Yes, before the paint gets applied or even has a chance to dry on the decorated sound walls for the MoPac “improvement” project, plans are underway for the sequel.  Are you ready for paid toll lanes on 183 between MoPac and SH 45?  See the news article here.  If you live in Anderson Mill and the modest rate of $8.00 per day applies on that stretch of road, you could also take the MoPac express lanes and zip into downtown Austin.  The total would only run you $336.00 per month.  What a bargain!  Gosh, if only you could make that move out to Cedar Park.  Then you could enjoy the privilege of paying a third set of daily tolls with 183A!

Final Question – Who Gets to Use the Express Lanes?

In other cities where there are special tolled lanes, they are usually established as “HOT” lanes. That stands for “high occupancy toll lanes.”  These are a hybrid of “HOV” or high occupancy vehicle lanes, which we have never had here in Austin.  The cities that use HOT lanes grant free access to cars with more than one occupant, to encourage car pooling and relieve congestion. But Austin couldn’t be that efficient.  Every car using an express lane will pay the same toll, regardless of the number of passengers.  The MoPac “Improvement” website encourages carpooling passengers to “split the cost of the tolls, to make them more affordable.”

Update:  CTRMA Website Shows Links to 11 Cities Across the Nation That Offer Free Access For Carpooling!

If you click this link and review the case studies for all of the cities listed, you will find that 11 out of 12 clearly state that they offer free access to express lanes for carpooling.  Most of the cities also offer free access for private vanpools and motorcycles.  All of our State and local transportation officials owe us an explanation as to why the MoPac express lanes will not offer this access. They need to tell us whether they are really interested in mobility and relieving congestion, or whether this toll lane thing is just a big money grab!   You can contact the CTRMA officials here.  If you contact them, you might also ask for some detailed transparency on the cost range of the tolls at different time periods.  Most of the other cities offer this information online.  Why should Austin have to settle for second-rate service and mediocre treatment of taxpayers?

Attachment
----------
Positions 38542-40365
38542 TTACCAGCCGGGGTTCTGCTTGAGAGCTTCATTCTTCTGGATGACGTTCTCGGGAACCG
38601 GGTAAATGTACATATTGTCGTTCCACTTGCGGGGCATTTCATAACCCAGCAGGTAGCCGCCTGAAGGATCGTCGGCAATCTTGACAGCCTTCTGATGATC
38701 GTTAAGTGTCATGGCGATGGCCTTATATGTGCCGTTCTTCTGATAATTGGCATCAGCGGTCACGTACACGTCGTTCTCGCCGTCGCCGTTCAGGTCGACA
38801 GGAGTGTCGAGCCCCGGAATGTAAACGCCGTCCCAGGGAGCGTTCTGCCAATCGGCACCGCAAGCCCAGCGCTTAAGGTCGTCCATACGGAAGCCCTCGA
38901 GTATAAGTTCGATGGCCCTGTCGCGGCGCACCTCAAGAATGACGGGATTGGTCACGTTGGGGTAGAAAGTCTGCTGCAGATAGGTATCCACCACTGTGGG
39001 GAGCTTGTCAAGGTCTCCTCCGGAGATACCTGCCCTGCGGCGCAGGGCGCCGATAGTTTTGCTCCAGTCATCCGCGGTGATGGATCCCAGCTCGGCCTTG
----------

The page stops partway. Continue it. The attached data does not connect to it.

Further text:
Here Is One More Final Question…

This one is also from the MoPac “Improvement” website:

Question: “How high can the toll rate go?”

Answer: “There is no limit on the toll rate.”

Click here to listen to the classic Jackie Wilson song, “Higher and Higher.”

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6 thoughts on “The High Cost And Backwards Logic Of MoPac Toll Lanes

  1. Tex Cartwright

    Those toll lanes were really only proposed to pay for the sound walls for central West Austin. There is no other real benefit for the toll lanes on MoPac.

    Reply
  2. Tex Cartwright

    BTW, for those who have lived in Austin long enough, you should know the better option to MoPac for rush hour, under construction, or tolled, will be the old tried-and-true take the old Balcones Dr. (Lee Leffingwell’s street) from 2222 to 35th to Exposition to Lake Austin Blvd., it’s faster than MoPac, free, and you’ll be in on a secret of the Highland Park, Tarrytown crowd, they still get their toll paid for sound walls on top, though, but then they have to live next to the railroad tracks too, lol!

    Reply
  3. SToddJones

    Did toll roads start in Dallas or Houston? I remember hearing that they were owned by some company from Spain…but have no clarification. I just remember Rick Perry pushing for them and me not liking the whole concept.

    Reply
    1. Patrick

      They started in Houston (or Harris County) The country had to put it in the ballet and they made sure that the feeders would remain free and allow anyone to travel as needed. Rick Perry likely violated Texas law with the Austin toll ways and it is not wise for any company to invest in them. We are getting a double whammy here. We already pay for state roads via tax now we are also paying via tolls. Rick Perry did sell some state roads to a private company. I would really like to see how Texas law works with that one. Something tells me when Texas turns blue and it will. Those companies are going to be looking for Perry and they won’t be very happy with him.

      Reply